CEIVA digital photo frames are whole-family friendly

Lynnsie Nguyen - Dec 4, 2006

As I’ve made very clear before, digital photo frames should not darken my door unless they have some sort of in-built wireless connectivity. Yes, you can pick up a cheap display that just takes memory cards but, my argument goes, after that initial flurry of “oh this is fun, let’s load photos onto it!” you’ll end up never bothering. Wireless means you can constantly be streaming new photos, it means you don’t have to to worry about how much on-board memory there is, and finally it’s just cooler, dammit.

The latest to catch my eye is CEIVA’s range of FrameT displays, which take advantage of the company’s PicturePlan service. There’s the option of on-board WiFi, but what singles them out is that they can also connect via dial-up. “Why is that important?” I hear you splutter, “what sensible person doesn’t have broadband?” Well, my grandmother certainly doesn’t. Let me explain: like I imagine is the case all over the world, there are grandparents missing out on family photos because they don’t have (or want) internet access. A CEIVA frame could sit happily on my grandmother’s sideboard, downloading new photos in the middle of the night and letting her see the mischief everyone has got up to when she’s up in the morning.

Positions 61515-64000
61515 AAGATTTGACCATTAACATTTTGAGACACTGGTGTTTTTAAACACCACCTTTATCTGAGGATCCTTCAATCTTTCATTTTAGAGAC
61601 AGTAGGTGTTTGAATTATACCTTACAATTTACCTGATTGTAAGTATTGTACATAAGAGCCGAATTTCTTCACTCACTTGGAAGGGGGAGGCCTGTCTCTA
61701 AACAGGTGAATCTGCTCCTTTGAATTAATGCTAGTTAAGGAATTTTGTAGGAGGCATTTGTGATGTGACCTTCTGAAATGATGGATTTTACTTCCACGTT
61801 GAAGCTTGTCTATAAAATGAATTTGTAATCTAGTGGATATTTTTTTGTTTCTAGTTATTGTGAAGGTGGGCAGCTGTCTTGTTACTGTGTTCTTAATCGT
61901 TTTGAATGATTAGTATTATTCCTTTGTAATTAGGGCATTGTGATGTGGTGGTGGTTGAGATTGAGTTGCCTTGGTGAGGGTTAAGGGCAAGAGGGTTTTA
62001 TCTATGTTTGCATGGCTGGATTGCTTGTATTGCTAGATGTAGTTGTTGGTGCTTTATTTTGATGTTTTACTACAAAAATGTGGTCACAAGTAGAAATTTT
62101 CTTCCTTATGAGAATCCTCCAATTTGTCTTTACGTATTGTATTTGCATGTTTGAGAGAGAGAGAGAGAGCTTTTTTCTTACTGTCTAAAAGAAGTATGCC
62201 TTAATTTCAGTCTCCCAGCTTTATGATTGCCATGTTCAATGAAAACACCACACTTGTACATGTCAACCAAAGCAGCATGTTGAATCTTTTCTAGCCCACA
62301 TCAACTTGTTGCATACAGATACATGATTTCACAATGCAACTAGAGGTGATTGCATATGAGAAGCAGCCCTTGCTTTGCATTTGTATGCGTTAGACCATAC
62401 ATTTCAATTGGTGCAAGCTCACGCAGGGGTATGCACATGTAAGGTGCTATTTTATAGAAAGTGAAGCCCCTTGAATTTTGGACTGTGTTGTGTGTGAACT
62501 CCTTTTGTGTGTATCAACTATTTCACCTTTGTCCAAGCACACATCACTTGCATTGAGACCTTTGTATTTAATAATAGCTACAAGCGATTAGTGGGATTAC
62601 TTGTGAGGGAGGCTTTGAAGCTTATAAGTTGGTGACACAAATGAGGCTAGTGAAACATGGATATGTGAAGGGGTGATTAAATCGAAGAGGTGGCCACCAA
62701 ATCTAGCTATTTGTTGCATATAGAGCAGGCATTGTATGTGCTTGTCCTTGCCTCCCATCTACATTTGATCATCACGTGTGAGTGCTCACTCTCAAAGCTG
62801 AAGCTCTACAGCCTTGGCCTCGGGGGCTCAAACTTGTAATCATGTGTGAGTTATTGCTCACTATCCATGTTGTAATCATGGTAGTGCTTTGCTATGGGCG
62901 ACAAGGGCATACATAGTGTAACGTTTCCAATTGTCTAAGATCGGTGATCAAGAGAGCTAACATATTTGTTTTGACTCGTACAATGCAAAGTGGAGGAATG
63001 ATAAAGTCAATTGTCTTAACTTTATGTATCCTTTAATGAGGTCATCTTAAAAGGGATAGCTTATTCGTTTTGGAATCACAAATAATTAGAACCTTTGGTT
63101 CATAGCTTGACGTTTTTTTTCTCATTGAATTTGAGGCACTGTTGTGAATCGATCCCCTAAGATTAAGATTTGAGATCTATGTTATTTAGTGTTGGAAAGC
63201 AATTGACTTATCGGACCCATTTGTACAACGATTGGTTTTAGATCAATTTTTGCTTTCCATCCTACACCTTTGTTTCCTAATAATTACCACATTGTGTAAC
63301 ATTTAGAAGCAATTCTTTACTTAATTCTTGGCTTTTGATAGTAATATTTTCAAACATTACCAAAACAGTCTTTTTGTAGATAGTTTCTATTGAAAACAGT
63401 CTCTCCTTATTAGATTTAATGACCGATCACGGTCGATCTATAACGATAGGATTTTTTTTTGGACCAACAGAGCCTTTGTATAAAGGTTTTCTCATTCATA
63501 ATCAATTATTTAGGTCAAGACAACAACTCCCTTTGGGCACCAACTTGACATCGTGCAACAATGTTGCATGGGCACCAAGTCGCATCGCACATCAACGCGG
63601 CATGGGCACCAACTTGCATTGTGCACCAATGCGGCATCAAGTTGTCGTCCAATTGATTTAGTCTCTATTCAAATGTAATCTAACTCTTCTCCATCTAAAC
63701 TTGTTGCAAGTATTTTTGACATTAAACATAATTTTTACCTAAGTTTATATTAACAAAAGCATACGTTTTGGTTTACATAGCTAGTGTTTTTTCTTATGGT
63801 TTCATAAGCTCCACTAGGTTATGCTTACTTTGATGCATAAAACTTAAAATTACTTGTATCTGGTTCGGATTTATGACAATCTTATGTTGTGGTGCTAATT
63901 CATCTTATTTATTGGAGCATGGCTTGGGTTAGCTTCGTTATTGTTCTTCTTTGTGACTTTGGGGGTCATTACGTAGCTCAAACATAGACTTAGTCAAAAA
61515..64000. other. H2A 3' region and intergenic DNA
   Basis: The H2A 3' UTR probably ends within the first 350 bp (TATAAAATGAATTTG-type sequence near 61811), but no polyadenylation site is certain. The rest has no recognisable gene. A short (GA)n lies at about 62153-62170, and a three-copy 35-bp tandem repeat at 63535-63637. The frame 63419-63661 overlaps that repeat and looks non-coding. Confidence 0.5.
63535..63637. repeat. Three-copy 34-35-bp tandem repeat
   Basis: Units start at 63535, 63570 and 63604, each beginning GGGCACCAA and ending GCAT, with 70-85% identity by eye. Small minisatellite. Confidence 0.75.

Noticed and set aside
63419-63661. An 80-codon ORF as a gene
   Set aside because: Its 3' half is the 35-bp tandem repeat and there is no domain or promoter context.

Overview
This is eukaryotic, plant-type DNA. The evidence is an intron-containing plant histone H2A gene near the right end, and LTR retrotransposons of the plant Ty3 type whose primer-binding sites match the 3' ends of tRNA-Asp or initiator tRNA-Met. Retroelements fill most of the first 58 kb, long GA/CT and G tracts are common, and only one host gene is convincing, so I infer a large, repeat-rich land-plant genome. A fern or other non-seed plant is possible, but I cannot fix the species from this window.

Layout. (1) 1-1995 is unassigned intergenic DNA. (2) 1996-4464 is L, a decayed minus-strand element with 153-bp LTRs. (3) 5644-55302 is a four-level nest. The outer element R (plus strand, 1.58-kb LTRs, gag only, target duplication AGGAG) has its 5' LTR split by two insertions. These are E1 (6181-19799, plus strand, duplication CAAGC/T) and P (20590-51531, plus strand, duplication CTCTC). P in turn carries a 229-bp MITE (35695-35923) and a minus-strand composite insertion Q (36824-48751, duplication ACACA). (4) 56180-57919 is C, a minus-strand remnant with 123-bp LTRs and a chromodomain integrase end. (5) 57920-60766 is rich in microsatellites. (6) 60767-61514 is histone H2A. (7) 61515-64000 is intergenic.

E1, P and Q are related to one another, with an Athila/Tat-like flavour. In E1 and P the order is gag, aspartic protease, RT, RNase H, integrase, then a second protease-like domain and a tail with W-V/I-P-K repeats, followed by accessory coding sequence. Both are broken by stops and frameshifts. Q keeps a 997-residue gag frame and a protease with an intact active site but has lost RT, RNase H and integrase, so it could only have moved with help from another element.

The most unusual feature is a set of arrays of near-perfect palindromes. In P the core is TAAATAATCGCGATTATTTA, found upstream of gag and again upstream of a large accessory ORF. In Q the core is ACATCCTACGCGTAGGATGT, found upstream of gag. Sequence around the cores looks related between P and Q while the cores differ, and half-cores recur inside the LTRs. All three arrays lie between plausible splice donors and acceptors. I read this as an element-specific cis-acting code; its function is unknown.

CEIVA digital photo frame - rear

PicturePlan is subscription-based, costing $99.95 for a year’s service (or $6.95 a month) with a local dial-up number (or $159.99 for a toll-free number). Images can be sent from a PC or directly from a cellphone, either to your own frame or to anyone on your list of friends. The photos are stored online, and with a simple button-press a print can be ordered from the frame itself.

The FrameT range starts from $149.99 for a seven-inch model, and is available now. If it – and the PicturePlan service – were available in the UK then I think I would’ve just found my grandmother’s Christmas present!

CEIVA [Thanks to Bret for the tip!]

Must Read Bits & Bytes